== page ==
Carthy on track to secure European seat in Midlands-North West constituency
As the REDC RTÉ exit poll figures are suggesting this morning, Saturday, May 25, sitting MEP for the Midlands-North West Constituency Matt Carthy, is firmly on target to secure his second term in office.
Carthy – who is also a member of the European Parliament’s Agriculture & Rural Development Committee – has been a strong voice in Europe, over the last five years, for Irish suckler farmers, Brexit and rural issues that include stealth taxes on families and cuts to local services.
And, according to the exit poll figures, the Co. Monaghan native is on 15%, thus maintaining a respectable second place behind his EU colleague Mairéad McGuinness.
Other candidates in the race include Luke ‘Ming’ Flanagan (Ind); Brendan Smyth (FF); Saoirse McHugh (GP); Peter Casey (Ind); Anne Rabbitte (FF); Maria Walsh (FG); Fidelma Healy Eames (Ind); and Dominic Hannigan (Lab).
Counting in the European Election begins tomorrow morning, May 26, and is likely to rumble on for a number of days.
Meanwhile, Carthy, in his efforts to keep up the good fight for the suckler farmers in this country, raised concerns back in January over “the increasing feedlot kill figures on the overall beef market”.
He also warned of an end to the traditional family farm model – if the trend were to continue.
“The recent revelations that the percentage of the national beef kill coming from feedlots has climbed to over 18% is deeply concerning for the future of rural communities,” he added.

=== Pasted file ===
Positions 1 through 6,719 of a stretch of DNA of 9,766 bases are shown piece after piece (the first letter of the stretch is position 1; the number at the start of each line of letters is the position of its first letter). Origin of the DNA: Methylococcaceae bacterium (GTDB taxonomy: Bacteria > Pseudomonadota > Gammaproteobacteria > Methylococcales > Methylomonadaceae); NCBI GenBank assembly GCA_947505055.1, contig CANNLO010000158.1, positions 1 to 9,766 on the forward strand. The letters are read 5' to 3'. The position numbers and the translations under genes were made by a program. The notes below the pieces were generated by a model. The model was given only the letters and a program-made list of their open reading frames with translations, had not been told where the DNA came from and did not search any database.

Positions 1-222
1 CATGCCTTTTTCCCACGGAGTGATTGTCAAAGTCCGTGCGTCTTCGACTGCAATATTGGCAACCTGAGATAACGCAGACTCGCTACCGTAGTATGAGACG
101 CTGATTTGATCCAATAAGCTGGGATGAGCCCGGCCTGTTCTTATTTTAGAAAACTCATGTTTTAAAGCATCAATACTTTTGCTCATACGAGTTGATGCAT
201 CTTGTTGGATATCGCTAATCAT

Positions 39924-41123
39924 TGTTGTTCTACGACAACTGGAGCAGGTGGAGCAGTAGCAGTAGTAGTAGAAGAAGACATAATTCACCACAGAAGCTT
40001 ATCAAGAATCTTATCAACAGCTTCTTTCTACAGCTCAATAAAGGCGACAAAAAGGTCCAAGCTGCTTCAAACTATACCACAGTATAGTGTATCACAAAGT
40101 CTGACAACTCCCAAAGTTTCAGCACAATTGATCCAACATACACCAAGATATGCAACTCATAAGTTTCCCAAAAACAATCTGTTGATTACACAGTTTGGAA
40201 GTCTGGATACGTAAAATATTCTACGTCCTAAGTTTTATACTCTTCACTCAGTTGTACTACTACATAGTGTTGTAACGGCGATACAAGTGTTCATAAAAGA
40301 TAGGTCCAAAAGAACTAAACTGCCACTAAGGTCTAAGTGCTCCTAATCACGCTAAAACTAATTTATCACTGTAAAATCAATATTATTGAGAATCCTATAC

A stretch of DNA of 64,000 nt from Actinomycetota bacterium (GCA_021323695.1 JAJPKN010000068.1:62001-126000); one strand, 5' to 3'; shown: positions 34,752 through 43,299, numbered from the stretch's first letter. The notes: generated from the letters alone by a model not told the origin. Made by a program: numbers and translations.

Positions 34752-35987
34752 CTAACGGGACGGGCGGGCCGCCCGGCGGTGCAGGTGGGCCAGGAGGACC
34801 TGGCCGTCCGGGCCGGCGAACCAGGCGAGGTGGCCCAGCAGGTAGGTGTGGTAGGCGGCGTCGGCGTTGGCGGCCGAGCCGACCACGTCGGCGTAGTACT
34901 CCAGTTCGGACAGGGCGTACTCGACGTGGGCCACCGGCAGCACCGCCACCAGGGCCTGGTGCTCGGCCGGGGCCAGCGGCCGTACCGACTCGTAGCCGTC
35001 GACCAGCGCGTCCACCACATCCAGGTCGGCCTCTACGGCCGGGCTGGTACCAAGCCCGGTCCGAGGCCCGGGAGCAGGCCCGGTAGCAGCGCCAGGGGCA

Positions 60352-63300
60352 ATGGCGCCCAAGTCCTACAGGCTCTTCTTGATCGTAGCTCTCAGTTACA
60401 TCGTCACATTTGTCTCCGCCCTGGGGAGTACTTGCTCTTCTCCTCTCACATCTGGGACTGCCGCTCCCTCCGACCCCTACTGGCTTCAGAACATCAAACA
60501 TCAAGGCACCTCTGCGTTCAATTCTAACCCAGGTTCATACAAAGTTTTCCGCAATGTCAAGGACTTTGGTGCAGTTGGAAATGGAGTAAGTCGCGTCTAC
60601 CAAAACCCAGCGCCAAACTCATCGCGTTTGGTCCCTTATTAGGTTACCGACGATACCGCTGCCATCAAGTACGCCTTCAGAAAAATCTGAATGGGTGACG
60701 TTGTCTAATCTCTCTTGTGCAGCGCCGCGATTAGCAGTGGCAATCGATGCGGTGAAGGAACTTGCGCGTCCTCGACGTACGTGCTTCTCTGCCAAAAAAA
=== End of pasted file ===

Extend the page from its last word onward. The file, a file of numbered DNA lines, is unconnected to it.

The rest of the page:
“The figures provide an insight in to why beef prices are on the floor.”
Meanwhile, Carthy continues to speak regularly about the Brexit negotiations and the issues surrounding the Common Agricultural Policy (CAP).Also Read: EU agri committee ‘agreement’ aims to avoid flooding market with New Zealand lamb
Last month he accused the Irish Government of “failing to fight the corner of Irish farmers when it comes to the EU budget”.
“The most significant upcoming battle for farmers will be the allocation of the CAP budget,” he said.
Since joining the EU in 1973, almost 80% of the funds that have come to Ireland through EU programmes have been to support agriculture.
“In the first round of these discussions, the Irish Government displayed its inability to fight the farmers’ corner when it counts.
“This blank check has farmers starting down the barrel of a 15% cut to CAP in real terms, including a 27% cut to rural development.”